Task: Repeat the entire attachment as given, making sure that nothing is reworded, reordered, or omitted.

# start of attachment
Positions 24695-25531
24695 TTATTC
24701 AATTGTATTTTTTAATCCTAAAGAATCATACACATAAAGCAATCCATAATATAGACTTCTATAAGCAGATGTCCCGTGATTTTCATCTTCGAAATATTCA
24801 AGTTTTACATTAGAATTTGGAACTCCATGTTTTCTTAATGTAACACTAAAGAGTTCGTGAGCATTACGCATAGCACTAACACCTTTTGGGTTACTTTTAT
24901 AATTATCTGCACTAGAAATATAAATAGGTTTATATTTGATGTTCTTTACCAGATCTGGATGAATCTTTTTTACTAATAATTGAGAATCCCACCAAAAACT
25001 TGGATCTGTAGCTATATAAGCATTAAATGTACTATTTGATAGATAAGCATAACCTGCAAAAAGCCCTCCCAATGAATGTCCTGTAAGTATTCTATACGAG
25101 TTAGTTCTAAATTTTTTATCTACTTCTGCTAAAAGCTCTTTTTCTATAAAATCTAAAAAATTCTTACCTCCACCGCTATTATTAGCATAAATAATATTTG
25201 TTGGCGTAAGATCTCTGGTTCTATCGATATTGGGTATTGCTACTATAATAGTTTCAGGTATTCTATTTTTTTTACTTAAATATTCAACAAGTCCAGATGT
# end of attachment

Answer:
Positions 24695-25531
24695 TTATTC
24701 AATTGTATTTTTTAATCCTAAAGAATCATACACATAAAGCAATCCATAATATAGACTTCTATAAGCAGATGTCCCGTGATTTTCATCTTCGAAATATTCA
24801 AGTTTTACATTAGAATTTGGAACTCCATGTTTTCTTAATGTAACACTAAAGAGTTCGTGAGCATTACGCATAGCACTAACACCTTTTGGGTTACTTTTAT
24901 AATTATCTGCACTAGAAATATAAATAGGTTTATATTTGATGTTCTTTACCAGATCTGGATGAATCTTTTTTACTAATAATTGAGAATCCCACCAAAAACT
25001 TGGATCTGTAGCTATATAAGCATTAAATGTACTATTTGATAGATAAGCATAACCTGCAAAAAGCCCTCCCAATGAATGTCCTGTAAGTATTCTATACGAG
25101 TTAGTTCTAAATTTTTTATCTACTTCTGCTAAAAGCTCTTTTTCTATAAAATCTAAAAAATTCTTACCTCCACCGCTATTATTAGCATAAATAATATTTG
25201 TTGGCGTAAGATCTCTGGTTCTATCGATATTGGGTATTGCTACTATAATAGTTTCAGGTATTCTATTTTTTTTACTTAAATATTCAACAAGTCCAGATGT